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from Welcome to My Garden by Barry B. Wright

Copyright © 2019–2020 Barry B. Wright

Chapter Thirty-Eight
The Murder of Arthur Brodley: Part Five

The weeks passed quickly and by Saturday, August 19, 1939, news about the murder of Arthur Brodley and related stories with respect to the capture and incarceration of his murderer, Joseph ‘Philly’ Morris, had slipped into the middle pages of the "Echo." Throughout most of the month, the Monte Carlo Ice show, Akhbar’s Indian show, complete with a levitating woman, Max Miller, who was considered to be the rudest comedian that ever lived, and the crowning of Miss Betty Meadus as Queen of High-Cliffe, graced the front pages of the Echo. By the end of August the front page of the "Echo" shifted dramatically with the signing of the Ten Year Non-Aggression Pact between Germany and the Soviet Union on August 23. On Tuesday, August 29, the Echo announced: “Children Evacuation to Bournemouth Begins Tomorrow.” Herbert Morrison, leader of the London Country Council, was quoted to have issued this advice: “Children—be kind to each other. Parents: Make the kiddies cheerful. Others: Show a British smile.” As August ended, the pages of the "Echo" were filled with the growing crisis; still, it made room on the front page to report on a jewel heist from Knibbs & Son in Boscombe. No mention was made on any of its pages about the Brodley murder or the compelling circumstantial evidence against ‘Philly’ Morris as argued by his lawyer, Richard Bell, or that the trial would begin on Tuesday, April 30 at the Central Criminal Court in London, commonly known as the Old Bailey.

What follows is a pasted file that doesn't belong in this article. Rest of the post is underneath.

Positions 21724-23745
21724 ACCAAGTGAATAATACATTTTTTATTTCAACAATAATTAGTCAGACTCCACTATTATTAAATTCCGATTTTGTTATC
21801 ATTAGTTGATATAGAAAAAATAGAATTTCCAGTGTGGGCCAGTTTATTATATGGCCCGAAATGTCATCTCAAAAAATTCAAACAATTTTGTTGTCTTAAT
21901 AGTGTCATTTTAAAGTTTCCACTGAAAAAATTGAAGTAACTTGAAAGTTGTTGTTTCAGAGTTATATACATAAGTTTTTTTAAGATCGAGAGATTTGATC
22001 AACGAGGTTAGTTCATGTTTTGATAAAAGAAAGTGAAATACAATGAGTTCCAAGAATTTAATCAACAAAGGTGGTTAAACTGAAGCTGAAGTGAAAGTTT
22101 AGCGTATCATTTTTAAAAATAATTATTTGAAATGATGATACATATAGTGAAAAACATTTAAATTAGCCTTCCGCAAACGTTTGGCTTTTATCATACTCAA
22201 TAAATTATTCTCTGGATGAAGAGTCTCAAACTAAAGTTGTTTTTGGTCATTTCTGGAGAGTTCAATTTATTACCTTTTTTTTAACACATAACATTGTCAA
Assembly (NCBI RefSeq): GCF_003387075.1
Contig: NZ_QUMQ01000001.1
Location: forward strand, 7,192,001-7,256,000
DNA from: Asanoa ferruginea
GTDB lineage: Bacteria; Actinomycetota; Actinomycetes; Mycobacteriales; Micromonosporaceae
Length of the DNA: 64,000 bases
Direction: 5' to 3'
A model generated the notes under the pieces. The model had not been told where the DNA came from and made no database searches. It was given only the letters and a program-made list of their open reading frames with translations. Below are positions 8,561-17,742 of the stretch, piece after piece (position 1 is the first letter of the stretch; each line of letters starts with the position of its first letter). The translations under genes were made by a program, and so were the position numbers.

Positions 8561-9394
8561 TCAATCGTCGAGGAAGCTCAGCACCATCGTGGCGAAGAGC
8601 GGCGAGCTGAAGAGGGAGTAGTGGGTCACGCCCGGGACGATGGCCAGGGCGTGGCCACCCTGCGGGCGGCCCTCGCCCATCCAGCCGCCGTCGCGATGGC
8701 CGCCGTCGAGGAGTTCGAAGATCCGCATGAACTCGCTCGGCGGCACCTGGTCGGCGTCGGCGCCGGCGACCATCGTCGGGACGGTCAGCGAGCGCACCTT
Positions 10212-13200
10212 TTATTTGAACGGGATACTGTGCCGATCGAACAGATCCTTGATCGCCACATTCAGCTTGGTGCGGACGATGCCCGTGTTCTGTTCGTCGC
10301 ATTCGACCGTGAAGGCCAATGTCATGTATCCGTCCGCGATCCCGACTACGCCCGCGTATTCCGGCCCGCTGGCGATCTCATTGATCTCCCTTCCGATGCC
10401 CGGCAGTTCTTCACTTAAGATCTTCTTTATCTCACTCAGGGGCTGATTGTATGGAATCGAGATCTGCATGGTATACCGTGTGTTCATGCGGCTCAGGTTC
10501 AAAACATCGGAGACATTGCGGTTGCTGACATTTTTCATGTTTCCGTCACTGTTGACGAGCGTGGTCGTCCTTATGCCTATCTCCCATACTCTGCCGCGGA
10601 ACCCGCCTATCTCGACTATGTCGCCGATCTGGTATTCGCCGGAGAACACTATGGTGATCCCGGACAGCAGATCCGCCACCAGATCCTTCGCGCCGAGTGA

On Friday, September 1, Hitler invaded Poland. Two days later, on Sunday, September 3, Prime Minister Neville Chamberlain announced in deeply sad undertones that war had been declared against Germany.

Everyone in Britain awaited a calamity after the German invasion of Poland but none materialized; they had expected a robust response to the German invasion of Poland but little of military importance took place. Only stilted sameness existed between people as they went about their daily business as they tried to absorb and adjust to the torrent of prohibitions surrounding what they could not do and what they had to do. Their transition to this new normalcy ached for relief. Steeped in this portentous suspension, they struggled to shift their attitudes away from Hitler’s machinations. Refocusing meant shifting to the greater pleasantries inherent in holiday planning that smacked with the wholesome and real camaraderie of family and friends. The children, who had been evacuated to the Bournemouth area for their protection, began to return to their families as reality’s tenuous hold on the preciousness of time regrouped to momentarily follow a different drummer. This period between September 1939 and April 1940 became known as the “Phony War” or “Sitzkrieg.”

Legal sparring between the Crown and ‘Philly’ Morris’s lawyer, Richard Bell, had pushed the trial to Tuesday, June 25. During that summer of 1940 the fate of Britain hanged in the balance as the battle for Britain was fought out overhead between the British Air Force and the German Luftwaffe.

The usual curiosity seekers that normally filled a courtroom during a murder trial had petered out. It was thought by those who remaine...






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